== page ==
Kenya's economy is expected to grow by 5.1 percent in 2012 representing a slight revision downwards from the 5.2 percent projected earlier in the year, a senior government official said on Monday.
Finance Minister Njeru Githae told journalists in Nairobi that there are strong prospects that economic growth will rebound in the medium term due to prudent government policies.
"Kenya's economic growth is expected to slow down to 5.1 percent which is below our projections, partly due to the fact that the global economy is showing poor signs of recovery," Githae said during the official launch of the 2013/14-2015/16 Medium Term Expenditure Framework (MTEF) public sector hearings.
The forum provides a platform for the country to build consensus on national development priorities for the second MTEF under the country's economic blue print Vision 2030.
Githae said the government has embarked on policies and strategies that seek to restore the economy back on growth trajectory and at the same time increase employment opportunities.
"This coupled with structural and legal reforms are expected to improve the competitiveness of the economy and promote overall productivity," he said.
The International Monetary Fund (IMF) has also projected the economy to grow at the similar rate and also approved 110.5 million U.S. dollars loan facility for Kenya as the East African nation moves to tighten its monetary policy to bring inflation further down.
The latest approval brings total disbursements under the arrangement to an amount equivalent to 529.6 million dollars since the first disbursement in January.
The economic activity in Kenya is rebounding after slowing down in 2011/12, helped by improved macroeconomic stability, foreign investment in oil and natural gas exploitation, and favorable weather conditions.
"Inflation has declined substantially, net international reserves have increased, public debt is low, and pressures on the exchange rate have dissipated," Shinohara said.
The East African nation's economy has undergone turbulent times in the recent past, but the recent IMF assessment said policies used by the government have so far prevented adverse effects and there are signs that even inflation that averaged 19 percent in November last year is coming down.
The economy has also experienced strain from drought that led to higher food prices and import of food as well as high oil price.
In addition, Githae said the government expenditure demands over the medium term must take into account the fact that resources are limited.
"Over the next five years, expenditure will basically remain at the level set out in the 2012 Budget Policy Statement and so there is need for prioritization of programs and adoption of a phased out approach on their implementation," he said.
Githae said that in line with the Financial Management Act, the Cabinet has approved the fiscal framework upon which the medium term budget will based.
He said the government is also prioritizing the enactment of bills related county revenue by the end of the year.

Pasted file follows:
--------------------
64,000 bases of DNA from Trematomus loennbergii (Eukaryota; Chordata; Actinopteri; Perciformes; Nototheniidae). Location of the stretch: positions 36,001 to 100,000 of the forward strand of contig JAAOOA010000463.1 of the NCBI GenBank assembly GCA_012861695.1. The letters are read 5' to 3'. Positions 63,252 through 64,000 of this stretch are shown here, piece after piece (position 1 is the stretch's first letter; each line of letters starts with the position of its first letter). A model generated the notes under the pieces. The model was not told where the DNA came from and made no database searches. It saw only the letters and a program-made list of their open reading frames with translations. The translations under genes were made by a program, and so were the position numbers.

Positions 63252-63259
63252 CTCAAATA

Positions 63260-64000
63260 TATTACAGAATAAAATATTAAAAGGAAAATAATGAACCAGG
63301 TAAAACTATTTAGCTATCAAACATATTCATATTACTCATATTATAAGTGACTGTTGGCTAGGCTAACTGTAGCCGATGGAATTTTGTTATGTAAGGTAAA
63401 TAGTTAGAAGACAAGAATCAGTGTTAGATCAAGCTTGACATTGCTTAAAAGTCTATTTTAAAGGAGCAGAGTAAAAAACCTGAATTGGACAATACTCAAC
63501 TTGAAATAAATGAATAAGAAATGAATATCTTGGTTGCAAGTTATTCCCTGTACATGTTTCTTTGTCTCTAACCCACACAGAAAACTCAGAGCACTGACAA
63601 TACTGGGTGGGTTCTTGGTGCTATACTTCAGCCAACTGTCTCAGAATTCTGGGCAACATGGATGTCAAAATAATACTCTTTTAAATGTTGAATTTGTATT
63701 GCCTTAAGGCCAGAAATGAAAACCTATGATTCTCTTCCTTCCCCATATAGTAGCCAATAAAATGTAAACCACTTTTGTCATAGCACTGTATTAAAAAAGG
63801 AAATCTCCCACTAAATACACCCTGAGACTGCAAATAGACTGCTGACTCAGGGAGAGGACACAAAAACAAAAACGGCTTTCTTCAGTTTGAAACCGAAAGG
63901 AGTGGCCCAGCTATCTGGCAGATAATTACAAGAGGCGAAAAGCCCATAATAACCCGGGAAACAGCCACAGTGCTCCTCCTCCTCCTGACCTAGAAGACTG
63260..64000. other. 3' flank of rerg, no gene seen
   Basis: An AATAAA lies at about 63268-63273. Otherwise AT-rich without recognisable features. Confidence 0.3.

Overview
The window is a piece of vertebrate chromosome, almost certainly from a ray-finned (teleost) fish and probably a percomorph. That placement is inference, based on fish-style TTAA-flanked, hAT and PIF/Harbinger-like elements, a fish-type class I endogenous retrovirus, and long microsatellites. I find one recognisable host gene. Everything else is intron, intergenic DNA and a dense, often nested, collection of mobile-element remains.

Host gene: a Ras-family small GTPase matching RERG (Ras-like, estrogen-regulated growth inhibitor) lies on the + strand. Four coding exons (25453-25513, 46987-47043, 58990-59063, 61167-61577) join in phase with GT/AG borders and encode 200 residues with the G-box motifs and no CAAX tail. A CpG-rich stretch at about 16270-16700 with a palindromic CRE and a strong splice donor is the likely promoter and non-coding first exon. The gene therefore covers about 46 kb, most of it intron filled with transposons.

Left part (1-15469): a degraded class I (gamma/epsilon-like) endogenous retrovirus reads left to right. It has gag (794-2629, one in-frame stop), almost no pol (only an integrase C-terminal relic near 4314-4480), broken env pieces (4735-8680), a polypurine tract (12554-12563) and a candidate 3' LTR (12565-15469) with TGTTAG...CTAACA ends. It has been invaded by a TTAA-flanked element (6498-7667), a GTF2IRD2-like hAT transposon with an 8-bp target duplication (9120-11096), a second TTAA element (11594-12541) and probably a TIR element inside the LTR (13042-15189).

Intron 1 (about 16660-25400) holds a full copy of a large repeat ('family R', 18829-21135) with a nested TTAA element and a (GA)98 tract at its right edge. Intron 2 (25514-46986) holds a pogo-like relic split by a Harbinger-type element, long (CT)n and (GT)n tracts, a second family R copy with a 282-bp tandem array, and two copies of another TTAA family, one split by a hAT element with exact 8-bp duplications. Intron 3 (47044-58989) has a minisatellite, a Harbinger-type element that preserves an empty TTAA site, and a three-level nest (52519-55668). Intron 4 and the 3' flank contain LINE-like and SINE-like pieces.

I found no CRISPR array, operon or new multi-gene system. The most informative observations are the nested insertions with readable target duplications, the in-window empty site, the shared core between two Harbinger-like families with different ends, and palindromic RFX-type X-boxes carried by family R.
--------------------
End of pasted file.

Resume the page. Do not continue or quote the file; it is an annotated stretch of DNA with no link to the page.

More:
"As Treasury, we will be ready to provide finances to the devolved governments after the next general elections slated for March 2013," he said.
"When enacted, they will allow the county governments to access public funds," he said. It will create an internal county department in order to monitor transfer of funds to county governments.
"It will only deal with matters related to finances," he said. "The division will operate on a full time basis and will sound warnings to ministries that are not preparing to devolved resources to the counties," he said.
He added that the Treasury has already allocated 35 million U.S. dollars for the construction of country structures. According to finance minister, the county governments will be the drivers of the Kenya's economic growth in the future.
"We are banking on the counties to compete amongst themselves in order to lure investors while at the same time maintain a lean staff," he said.
according to him, under the current laws a minimum of 30 percent of county budgets will be reserved for development.
"We are also formulating rules in order to restrict personnel costs to not more than 25 percent of government expenditure, in order to encourage investments," he said.
Ministry of Finance Director of Economic Affairs Justus Nyamunga said the new constitution has resulted in a shift from a highly centralized system for budget preparation to a devolved system of execution.
Ministry of Finance Financial Secretary Mutua Kilaka said the treasury will ensure that public spending targets projects and programs identified and recognized by stakeholders as important.
"Expenditure will shift the composition of expenditure towards investment in infrastructure, education, health and security," he said.
Parliamentary Budget Committee Chair Elias Mbau said that legislators are putting in place measures that will ensure a smooth transition to the devolved system of government.
"We will ensure that the 2013 Budget Policy Statement is approved by parliament before body dissolves later this year, so that the next government has a draft budget for the 2013/2014 financial year," he said.